“Governor Jan Brewer, Republican of Arizona, always worth watching, wants a third term.”
By now, we the rubes had been grossly misled. On the bright side, we’d also been pleasingly reinforced in our belief that the other tribe is Just Plain Stupid and Crazy. If anything, Maddow’s presentation got even dumber—one might say crazier—as she attempted to or pretended to discuss the immigration proposal.
Here too, Maddow used her portrait of Crazy Brewer as the centerpiece of her case. She focused on one element of the immigration proposal, an element she quickly misconstrued.
Maddow focused on a somewhat clumsy part of the proposal—its call for “a commission of governors, attorneys general and community leaders living along the southwest border” who would “monitor the progress of securing our border and make a recommendation regarding when the bill’s security measures outlined in the legislation are completed.”
That’s a fairly hazy proposal—though we'll suggest that you note the word "recommendation." But among Maddow’s claims and suggestions, none of which were substantiated, she offered these presentations:
She seemed to assume that this commission would have veto power over the move toward conferring citizenship.
She seemed to assume that the commission would have to makes its recommendation unanimously.
She kept suggesting that this meant that Governor Brewer herself would or could have veto power over the move toward citizenship.
None of this made any sense. In fairness, Maddow was copying off Greg Sargent’s work from earlier in the day—and Sargent had jumped to some false conclusions about the commission’s supposed veto power.
As the day proceeded, Sargent semi-corrected himself. Maddow simply jacked up the alleged crazy. Eventually, she offered the following weird presentation, ending with a bogus claim about another Devious Person from the other tribe:
MADDOW (1/28/13): Elected representatives, governors, and other people from southwest border states, they would be put in a position of holding up all of the other advancements in the bill, keeping people from doing all of the other things that are in this policy, from getting in line for citizenship, stopping all the other reforms if this southwestern commission did not certify that the border had been secured, that all efforts to secure the border were complete.None of that actually is "the implication of the language that was put out today," but Maddow is right in one minor way: Clearly, the way that commission would function “is going to have to be settled.” But Maddow had invented a long strong of crazy suppositions about the way the commission would work, culminating in the picture of Brewer with veto power over the whole immigration proposal. And that highlighted claim about Rubio is just another invention, as you can see if you review the source to which Maddow’s web site linked.
The border security measures would have to be done first. This group has to say they are completed, that everything is secure on the border, and then and only then can the reforms that were unveiled today go forward.
That is the implication of the language that was put out today by this group of eight bipartisan senators, which translated into politicalese means nothing happens until somebody like Jan Brewer says, “Everything OK, everything is OK.”
Maybe Jan Brewer specifically.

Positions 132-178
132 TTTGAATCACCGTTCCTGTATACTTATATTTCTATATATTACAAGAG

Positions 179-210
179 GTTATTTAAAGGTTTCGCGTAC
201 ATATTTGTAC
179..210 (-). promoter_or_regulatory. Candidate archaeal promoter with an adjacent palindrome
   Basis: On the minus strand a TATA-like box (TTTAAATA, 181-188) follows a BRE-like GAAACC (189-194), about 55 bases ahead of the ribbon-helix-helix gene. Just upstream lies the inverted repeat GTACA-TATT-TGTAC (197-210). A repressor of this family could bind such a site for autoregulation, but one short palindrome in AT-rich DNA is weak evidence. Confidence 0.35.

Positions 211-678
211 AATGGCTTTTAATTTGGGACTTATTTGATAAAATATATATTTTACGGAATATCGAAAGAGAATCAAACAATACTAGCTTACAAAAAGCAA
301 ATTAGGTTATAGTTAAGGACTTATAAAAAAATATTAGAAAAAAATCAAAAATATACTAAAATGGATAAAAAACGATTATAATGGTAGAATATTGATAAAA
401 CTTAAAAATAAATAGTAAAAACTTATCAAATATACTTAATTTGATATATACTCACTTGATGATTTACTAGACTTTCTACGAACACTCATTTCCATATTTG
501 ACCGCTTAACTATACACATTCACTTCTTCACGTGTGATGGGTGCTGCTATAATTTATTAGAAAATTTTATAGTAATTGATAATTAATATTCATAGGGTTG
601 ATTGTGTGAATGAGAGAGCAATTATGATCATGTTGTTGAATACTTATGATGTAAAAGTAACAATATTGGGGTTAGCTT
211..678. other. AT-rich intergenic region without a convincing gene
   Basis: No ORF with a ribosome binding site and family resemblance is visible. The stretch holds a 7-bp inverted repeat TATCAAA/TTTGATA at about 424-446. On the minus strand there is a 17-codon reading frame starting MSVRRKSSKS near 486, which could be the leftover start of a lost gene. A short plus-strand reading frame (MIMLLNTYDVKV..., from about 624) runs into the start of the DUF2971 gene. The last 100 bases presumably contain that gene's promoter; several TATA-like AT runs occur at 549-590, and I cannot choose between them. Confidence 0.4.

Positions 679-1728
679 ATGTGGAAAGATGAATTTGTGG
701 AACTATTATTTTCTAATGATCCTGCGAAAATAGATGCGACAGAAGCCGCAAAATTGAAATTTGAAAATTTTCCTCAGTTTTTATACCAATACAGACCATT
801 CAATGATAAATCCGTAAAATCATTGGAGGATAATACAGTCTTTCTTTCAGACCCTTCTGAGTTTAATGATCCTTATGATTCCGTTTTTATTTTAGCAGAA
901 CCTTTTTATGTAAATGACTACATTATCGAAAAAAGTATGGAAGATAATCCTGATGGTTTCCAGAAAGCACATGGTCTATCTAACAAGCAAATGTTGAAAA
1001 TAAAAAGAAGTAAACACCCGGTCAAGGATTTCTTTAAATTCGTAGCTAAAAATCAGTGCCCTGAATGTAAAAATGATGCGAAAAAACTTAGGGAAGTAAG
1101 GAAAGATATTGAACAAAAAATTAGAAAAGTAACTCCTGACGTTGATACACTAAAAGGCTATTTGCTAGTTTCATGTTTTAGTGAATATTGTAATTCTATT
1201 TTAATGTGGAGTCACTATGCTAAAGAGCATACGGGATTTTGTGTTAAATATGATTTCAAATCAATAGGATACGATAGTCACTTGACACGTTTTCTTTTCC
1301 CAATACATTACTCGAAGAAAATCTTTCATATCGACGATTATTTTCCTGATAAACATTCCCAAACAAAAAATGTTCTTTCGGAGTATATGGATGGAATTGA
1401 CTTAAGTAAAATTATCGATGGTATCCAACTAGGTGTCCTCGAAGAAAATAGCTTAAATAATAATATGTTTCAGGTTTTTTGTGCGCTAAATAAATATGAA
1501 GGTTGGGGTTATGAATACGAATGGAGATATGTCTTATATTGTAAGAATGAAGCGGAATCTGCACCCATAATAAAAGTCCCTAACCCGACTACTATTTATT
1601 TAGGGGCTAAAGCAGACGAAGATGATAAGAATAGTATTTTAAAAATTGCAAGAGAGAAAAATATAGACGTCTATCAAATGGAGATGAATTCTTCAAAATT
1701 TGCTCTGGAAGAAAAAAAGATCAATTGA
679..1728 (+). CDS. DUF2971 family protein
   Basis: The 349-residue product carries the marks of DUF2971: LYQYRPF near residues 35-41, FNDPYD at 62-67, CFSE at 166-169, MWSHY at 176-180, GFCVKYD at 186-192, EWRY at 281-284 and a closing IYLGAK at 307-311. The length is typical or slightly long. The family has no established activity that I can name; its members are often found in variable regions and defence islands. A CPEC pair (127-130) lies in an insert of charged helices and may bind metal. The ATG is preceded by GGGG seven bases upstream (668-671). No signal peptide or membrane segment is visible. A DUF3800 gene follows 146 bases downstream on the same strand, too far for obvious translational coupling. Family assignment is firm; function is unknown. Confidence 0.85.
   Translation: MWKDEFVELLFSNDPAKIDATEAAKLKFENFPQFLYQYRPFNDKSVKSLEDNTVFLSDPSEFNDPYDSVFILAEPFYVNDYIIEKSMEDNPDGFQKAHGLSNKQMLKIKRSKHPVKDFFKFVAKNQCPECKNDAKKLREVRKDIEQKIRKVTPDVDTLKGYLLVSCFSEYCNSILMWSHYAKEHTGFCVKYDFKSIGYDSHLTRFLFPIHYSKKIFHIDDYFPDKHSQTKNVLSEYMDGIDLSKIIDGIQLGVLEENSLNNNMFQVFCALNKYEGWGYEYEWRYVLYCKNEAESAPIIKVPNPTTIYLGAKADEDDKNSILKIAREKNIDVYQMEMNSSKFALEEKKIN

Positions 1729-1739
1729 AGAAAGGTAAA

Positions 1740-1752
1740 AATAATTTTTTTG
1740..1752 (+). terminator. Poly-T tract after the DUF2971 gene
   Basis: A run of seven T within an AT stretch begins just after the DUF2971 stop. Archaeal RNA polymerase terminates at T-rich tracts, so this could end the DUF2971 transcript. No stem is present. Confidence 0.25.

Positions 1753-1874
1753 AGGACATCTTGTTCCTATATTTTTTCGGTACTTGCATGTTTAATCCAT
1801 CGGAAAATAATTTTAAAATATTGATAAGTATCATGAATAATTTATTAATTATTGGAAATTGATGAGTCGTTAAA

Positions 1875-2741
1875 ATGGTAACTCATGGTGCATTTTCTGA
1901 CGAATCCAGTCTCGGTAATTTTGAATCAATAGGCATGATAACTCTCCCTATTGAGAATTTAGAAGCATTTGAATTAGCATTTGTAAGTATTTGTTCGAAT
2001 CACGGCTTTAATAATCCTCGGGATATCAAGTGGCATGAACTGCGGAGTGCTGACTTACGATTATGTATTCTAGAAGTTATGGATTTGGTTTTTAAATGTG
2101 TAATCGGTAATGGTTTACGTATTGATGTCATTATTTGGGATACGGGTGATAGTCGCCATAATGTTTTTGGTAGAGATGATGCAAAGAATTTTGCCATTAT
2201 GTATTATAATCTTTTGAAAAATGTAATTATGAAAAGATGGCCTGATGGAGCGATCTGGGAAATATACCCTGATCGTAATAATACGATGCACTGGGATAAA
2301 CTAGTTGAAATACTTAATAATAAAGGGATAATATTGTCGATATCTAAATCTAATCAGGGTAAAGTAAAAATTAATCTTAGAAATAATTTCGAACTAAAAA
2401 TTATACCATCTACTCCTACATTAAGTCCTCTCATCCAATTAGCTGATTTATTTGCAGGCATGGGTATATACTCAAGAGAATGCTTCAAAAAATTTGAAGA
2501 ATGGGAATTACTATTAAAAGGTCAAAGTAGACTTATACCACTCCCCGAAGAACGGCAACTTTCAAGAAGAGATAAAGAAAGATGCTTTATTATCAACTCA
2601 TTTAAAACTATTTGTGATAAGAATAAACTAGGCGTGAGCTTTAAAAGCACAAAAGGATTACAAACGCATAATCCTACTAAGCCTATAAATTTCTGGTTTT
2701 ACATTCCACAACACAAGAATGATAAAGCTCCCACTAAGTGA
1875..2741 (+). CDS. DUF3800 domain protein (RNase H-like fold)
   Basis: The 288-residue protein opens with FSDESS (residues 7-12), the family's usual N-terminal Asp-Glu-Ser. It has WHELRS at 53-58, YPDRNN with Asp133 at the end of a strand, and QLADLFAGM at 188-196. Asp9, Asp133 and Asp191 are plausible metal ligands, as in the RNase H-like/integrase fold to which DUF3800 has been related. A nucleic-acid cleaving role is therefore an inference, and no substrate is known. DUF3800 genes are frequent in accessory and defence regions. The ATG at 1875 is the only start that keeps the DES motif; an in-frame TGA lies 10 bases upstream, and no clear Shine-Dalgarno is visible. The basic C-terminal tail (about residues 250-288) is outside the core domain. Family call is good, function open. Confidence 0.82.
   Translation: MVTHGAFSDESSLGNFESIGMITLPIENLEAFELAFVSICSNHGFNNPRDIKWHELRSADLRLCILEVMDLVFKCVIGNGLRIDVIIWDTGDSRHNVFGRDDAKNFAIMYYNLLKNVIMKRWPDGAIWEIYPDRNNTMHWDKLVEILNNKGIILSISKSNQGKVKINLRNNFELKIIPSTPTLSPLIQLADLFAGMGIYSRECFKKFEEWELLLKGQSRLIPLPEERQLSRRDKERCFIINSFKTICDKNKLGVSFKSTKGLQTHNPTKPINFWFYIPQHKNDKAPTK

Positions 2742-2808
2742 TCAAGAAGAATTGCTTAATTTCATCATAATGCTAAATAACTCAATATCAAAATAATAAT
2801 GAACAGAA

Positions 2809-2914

Jan Brewer is never going to say everything is OK! Things are not OK for Jan Brewer! Whether it is making stuff up about headless bodies in the desert that don’t exist or trying to market to the nation how excited we should be that she wagged her finger in the president’s face when talking to him about border security.
If it all rests in her hands? She gets veto power? Or any other local official’s hands—to give thumbs-up or thumbs-down as to whether or not the country can go ahead with something that we agree we need as a whole country? That seems like a weakness in the plan.
When asked about this one laugh-out-loud provision in what seems like otherwise a very reasonable proposal, senators and staffers who are on the Democratic side of these negotiations for this bipartisan group said essentially, don’t worry about it. This southwesterners commission will be able to make recommendations, but they won’t be given veto power over what happens for the whole country and millions of Americans counting on reform.
Marco Rubio’s office on the Republican side has given a much more evasive answer, implying that maybe he thinks that Jan Brewer would have veto power. So clearly, that matter is going to have to be settled.
Maddow had invented one last piece of bullshit about the other tribe's Slippery People.
Maddow went to on to excoriate the part of the plan involving that commission. “This one clause frankly does seem to stand out as being too stupid to live,” she declared, having just delivered a long segment whose stupidity was its central principle.
But the whole segment started with that gong-show about Brewer’s alleged desire to serve “a third term.” In the finest tradition of Hannity, Maddow kept her viewers from knowing the elementary facts about that situation. This allowed her to offer a pleasing rant about the other’s tribe’s Terminal Crazy.
To see the histrionics involved in this nonsense, we recommend that you watch this 16-minute segment. It’s a study in the ongoing spread of the tribal divide.
For years, the other tribe has been fed this type of stupid shit—this pleasing, fact-challenged demonstration of the other tribe’s Crazy. Today, we liberals get fed this stupid shit too.
Blanco’s picture of one nation working together struggles under the weight of such presentations.
Cable stars get rich and famous this way. We the people get dumb and divided.
Tomorrow: Our tribe’s rather plain high disdain